OK, as you know, sports anime are my second least-liked genre (Giant Fighting Robots still have a commanding lead). It’s just the arc traveled in these shows is always the same: a person either a) loved the game and left it for a variety of reasons or b) want to make a name for themseves IN the sport. Through a series of events and happenstance, they are able to c) forge a comeback or d) establish themselves as a force to be reckoned with. And unless it is an unusual sport not normally covered in anime (tank battles, sumo wrestling, cornholing, whatever), I’ll take a pass. The object of our scrutiny for this one is sometimes not even considered a sport, golf, but I ended up on the green with “Birdie Wing: Golf Girls’ Story.”
We find ourselves in the fictional country of Nafrece. Since the currency is ‘eurus’, we can assume we are in Europe. Since there is a strong mafia influence, we will go with either Italy or France (although nothing tips to either country). Since we are situated on the coast, I am going with France, just because Eve (blondie up there) is a blondie, OK? Now, Eve is one hell of a golfer and does a lot of street hustle (or greens hustle) for money, to help out a friend and some orphan kids. She does NOT want to get involved with the mafia, as, well, once you’re in, you’re only getting out feet first.
While humiliating some girl golfer, there for a tournament, Eve runs into Aoi Amawashi (the one right beneath her), a true golf prodigy. Oh, PS, they are both U-15s. They play one hole to see what the course is like and what they are like and they are both evenly matched. However, whereas Aoi uses finesse and grace for her game, Eve is pure brute strength. However, both are intrigued with each other and the series (well, TWO series; I’ll explain later) follows their rivalry arc.
Now, I say two series, in that the show breaks things into two parts: Eve’s life in Nafrece and Eve’s life in Japan. However, do not fool yourself into thinking this is a golf show. When you get into it, you realize this has as much to do with golf as much as Godzilla has to do with golf. Sure, it’s golf in that the characters use a stick to hit a ball into a hole, but that’s it.
Eve has her Rainbow Bullets, what she calls a series of her six shots that she uses to crush her opponents (she later gets her seventh shot to complete the rainbow set), but this is guerilla golf, where the mafia has people bet on who is going to win and they make some enormous eurus off of it. Besides, drug dealing and prostitution has its drawbacks and think of the overhead!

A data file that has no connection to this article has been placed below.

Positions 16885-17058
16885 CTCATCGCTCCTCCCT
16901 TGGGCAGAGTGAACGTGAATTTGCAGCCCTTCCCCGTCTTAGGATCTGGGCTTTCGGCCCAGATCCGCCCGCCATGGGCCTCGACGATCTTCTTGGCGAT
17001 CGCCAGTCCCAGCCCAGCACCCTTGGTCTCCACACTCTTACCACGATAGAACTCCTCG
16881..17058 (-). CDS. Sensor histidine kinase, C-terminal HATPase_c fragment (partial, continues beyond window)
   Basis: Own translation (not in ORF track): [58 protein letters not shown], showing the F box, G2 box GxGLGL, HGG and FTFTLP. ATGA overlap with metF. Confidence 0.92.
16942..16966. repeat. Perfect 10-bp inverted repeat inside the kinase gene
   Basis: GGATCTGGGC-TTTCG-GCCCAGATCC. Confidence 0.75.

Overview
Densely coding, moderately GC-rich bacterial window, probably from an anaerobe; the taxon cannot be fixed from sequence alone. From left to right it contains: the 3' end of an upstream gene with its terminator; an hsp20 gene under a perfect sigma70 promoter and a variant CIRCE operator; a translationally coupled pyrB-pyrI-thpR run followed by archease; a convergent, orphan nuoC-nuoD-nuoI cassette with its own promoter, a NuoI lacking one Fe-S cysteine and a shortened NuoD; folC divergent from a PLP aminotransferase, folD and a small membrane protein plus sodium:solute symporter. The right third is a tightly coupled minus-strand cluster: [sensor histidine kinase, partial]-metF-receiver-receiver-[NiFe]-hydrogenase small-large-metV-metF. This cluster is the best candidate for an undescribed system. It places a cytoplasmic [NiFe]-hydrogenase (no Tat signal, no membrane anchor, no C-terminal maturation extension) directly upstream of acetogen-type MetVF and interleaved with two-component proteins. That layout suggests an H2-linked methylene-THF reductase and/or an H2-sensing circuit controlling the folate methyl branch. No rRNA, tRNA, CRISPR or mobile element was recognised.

If that concept wasn’t ridiculous enough, one mafia head has a transformable golf course in the super sub-basement of her building, which can be altered to almost any style she wants. That is one of the funniest transformation sequences I have ever seen, as super-sized boxcars transport around a series of terrains, obstacles and foliage to give the feeling of an outside hole. (Now, for me, I did not see any mention made of wind considerations; that is part and parcel of the game. You drive into a 30 mph headwind and see how many yards you don’t get, right?)
The first half of the series ends with a true sudden death playoff game for freedom, money and a chance out. The second half of the series is another true sudden death playoff game for another sense of freedom. Freedom comes in all forms and shapes, OK?
Now, one thing that is brought forth is that this is a yuri series. No, it’s not. It’s not, it’s not, it’s not. OK, it’s an all-girls golf team and so what? Aoi has a kind of affection for Eve, but only that she is a true rival to her own skills and so what? OK, Eve sleeps in the nude and so what? Why is it that if two women are friends, there has to be some canoodling? This detracts from the story and is not really there, so look elsewhere for your yuri fix (May I suggest “Simoun”?)
Although the golf play is kept to a minimum (you do NOT want to see a full 18 holes played), the Bullet Ball shots get a bit tiresome, as heavy kinetic forces threaten to tear the ball into tiny bits, as it streaks through the sky like an SST, imparting a contrail of colors and sparkles. I don’t ever remember Tiger Woods being able to do THAT.
All in all, it’s not a bad series, as long as you allow the fantasy aspect of it to do its own thing. Remember, this is actually less a series about golf and more the power of friendship, camaraderie and the love of the game. Oh, and crushing your opponents like an aluminum can. Now, they did something odd in that they ended the first season (or, perhaps, the first half of the first season) in the middle of a tournament, as our team must do battle against other top flight schools and top flight athletes, so we are all left hanging until they decide to resume.
Binging? Well, yes, but…I would not do a straight plow, but watch the first eight (the Nafrece Arc), take a break and watch the last five (the Japan Arc). Oh, and there is a tag end after the credits. It does give a kind of heads up for the next episode, but some extra information can be appended to it, answering some of your questions. And some of the end credits follow on with the story, so it’s not always watching our cast swinging a club.
On a scale of 1 to 10:
Artwork 8 (Aoi is cute, but a lot of them are harsh)
Plot 8 (A different sports story)
Pacing 7 (Can get a bit draggy)
Effectiveness 7 (Well, is it golf?)
Conclusion 6 (It reaches a coupler point, but hasn’t ended)
Fan Service 2 (A similar show would be “Okamisan”)
Bingeability 9 (Split it like I mentioned)
Overall 8 (Less about golf, more about relationships)
And remember, it’s first run until you’ve seen it. I only need three clubs.